## Configuring disk drives for WordStar on CP/M

My memories of WordStar are fuzzy as I haven't been using it since the late 1980s and, even then, only on MS-DOS and not set up by me. So the errors for basic disk drive access functions I got from WordStar on CP/M surprised me.

My Z80-MBC2 and V20-MBC computers come with the word processor preinstalled, which runs under CP/M-80 on the former and CP/M-86 on the latter.

The e: drive holds the WordStar Release 4 files on the Z80-MBC2 with CP/M 3.0. I got an error about the program not finding its overlay files when starting it from a different drive, e.g. executing e:ws from F:. And the program's L command to change the logged drive to one other than A: or B: issued a file not found error.

Reading the manual clarified that, on CP/M-80, WordStar recognizes only A: and B: by default, but other drives can be accessed by installing the program with the INSTALL.COM utility or configuring it with WSCHANGE.COM.

The INSTALL.COM executable that ships with the Z80-MBC2 is designed for a version of WordStar different from the release 4 actually on the microcomputer. Therefore, I had to run WSCHANGE to change the settings with the option C (Computer: Disk Drives, WordStar Files > A (Disk Drives, Valid disk drives) > A (Valid disk drives).

The resulting configuration screen listed the valid disk drives, i.e. the floppy drives A: and B:, with the default where WordStar looks for the overlay files marked with an asterisk:

The screen also allowed to add the letters of valid drives one by one, with the first set as the default drive. I typed E as that's where WordStar's files are on the Z80-MBC2 under CP/M 3.0. Then I added more drive letters as the mciroSD storage of the device emulates the hard disks from A: to P:. For each drive I answered no to the question on whether it's a floppy:

Finally, the configuration program listed the new valid drives, i.e. A: through P: with E: coming first to indicate the default drive:

On the V20-MBC under CP/M-86, WordStar release 3.30 detects all the drives A: to P: out of the box, but the default drive where the program looks for its files still needed to be configured. No WSCHANGE utility comes with the word processor on my device, so I used the installation program WINSTALL.CMD to set C: as the default. C is where WordStar's files are stored on the V20-MBC.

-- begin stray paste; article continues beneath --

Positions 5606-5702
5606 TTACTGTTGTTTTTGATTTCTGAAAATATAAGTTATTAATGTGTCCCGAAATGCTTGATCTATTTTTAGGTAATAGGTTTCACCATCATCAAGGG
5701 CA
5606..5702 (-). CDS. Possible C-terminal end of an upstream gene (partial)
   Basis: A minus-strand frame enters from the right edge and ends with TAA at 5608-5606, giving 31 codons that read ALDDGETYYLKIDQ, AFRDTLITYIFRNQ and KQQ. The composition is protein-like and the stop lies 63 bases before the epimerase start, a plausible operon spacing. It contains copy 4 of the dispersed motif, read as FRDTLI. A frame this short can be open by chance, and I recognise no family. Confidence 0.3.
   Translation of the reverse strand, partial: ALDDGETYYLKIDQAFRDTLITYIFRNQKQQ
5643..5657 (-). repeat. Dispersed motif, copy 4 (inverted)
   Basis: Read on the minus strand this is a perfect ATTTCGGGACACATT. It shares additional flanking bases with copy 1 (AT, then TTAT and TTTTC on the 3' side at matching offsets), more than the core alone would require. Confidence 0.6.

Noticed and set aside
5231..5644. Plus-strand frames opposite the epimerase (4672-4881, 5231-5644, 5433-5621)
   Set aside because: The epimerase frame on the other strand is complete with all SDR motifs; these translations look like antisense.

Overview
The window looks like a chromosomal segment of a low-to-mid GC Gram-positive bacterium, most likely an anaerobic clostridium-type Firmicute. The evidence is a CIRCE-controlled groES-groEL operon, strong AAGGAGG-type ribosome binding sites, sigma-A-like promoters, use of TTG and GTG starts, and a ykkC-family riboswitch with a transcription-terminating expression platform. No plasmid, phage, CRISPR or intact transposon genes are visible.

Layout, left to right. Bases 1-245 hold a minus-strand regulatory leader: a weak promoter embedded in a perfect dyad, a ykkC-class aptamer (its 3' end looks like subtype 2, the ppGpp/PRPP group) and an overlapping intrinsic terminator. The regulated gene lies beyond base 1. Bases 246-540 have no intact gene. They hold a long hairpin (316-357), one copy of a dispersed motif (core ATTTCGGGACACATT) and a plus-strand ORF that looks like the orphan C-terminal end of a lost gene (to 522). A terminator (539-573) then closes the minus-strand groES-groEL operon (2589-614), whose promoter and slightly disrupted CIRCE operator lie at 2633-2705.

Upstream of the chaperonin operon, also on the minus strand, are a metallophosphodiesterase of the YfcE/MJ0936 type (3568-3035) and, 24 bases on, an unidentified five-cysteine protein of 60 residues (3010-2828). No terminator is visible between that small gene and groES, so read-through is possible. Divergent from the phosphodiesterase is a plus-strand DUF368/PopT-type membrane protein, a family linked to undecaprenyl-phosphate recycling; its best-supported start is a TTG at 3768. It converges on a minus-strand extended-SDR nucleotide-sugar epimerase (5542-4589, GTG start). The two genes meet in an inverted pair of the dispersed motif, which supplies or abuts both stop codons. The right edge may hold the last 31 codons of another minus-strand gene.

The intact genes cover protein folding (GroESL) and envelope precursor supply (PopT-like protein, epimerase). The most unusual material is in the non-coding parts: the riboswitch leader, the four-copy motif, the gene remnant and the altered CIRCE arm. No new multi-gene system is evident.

## Files left out of the V20-MBC and Z80-MBC2

Just4Fun, the maker of the Z80-MBC2 and V20-MBC homebrew computers, clarfied to me the absence of some files is intentional.

Under CP/M-86, the TOD.CMD command for displaying and changing the date and time was left out because, on the V20-MBC, the date can be changed only from the boot and configuration menu. ASSIGN.CMD, a command for assigning physical to logical devices, is specific to the CP/M-86 version for the IBM PC and hence redundant on the V20-MBC.

Just4Fun doesn't recall exactly, but the absence of the Turbo Pascal sample .PAS files on the Z80-MBC2 is likely a consequence of the development process, possibly an early mass storage space constraint.

## A quick look at UCSD p-System on the Z80-MBC2

The Z80-MBC2 homebrew Z80 computer is a living retrocomputing museum that runs early microcomputer operating systems such as CP/M, QP/M, and UCSD p-System. Since the latter is the one I know least, I explore it with the Z80-MBC2.

On UCSD p-System the user runs programs and manages the system through a series of hierarchical menus, unlike the command interpreters of other operating systems. Navigating the menus down the hierarchy is easy, but sometimes I'm not sure how to get up one level. Pressing the Q key works most of the times, but occasionally nothing happens and I get stuck.